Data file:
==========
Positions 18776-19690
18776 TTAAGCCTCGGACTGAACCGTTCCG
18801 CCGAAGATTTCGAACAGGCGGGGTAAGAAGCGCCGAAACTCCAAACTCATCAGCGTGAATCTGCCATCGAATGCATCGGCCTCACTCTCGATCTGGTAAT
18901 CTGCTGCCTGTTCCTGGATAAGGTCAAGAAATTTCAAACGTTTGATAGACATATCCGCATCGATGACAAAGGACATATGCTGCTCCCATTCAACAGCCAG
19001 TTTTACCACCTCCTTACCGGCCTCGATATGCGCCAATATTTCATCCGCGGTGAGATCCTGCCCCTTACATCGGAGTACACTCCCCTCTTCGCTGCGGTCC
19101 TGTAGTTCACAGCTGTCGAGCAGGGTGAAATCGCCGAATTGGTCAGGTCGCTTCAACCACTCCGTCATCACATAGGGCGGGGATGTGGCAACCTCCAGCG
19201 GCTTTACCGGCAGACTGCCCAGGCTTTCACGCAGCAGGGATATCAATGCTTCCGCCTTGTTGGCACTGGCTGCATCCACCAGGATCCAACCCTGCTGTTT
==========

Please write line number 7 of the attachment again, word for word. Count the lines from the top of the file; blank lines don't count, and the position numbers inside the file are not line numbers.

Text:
19201 GCTTTACCGGCAGACTGCCCAGGCTTTCACGCAGCAGGGATATCAATGCTTCCGCCTTGTTGGCACTGGCTGCATCCACCAGGATCCAACCCTGCTGTTT